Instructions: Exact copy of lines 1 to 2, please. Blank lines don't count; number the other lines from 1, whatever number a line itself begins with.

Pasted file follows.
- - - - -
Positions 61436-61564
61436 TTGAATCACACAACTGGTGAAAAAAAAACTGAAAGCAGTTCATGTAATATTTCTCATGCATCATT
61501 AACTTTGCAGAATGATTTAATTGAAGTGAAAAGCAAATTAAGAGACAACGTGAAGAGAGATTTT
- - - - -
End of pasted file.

Positions 61436-61564
61436 TTGAATCACACAACTGGTGAAAAAAAAACTGAAAGCAGTTCATGTAATATTTCTCATGCATCATT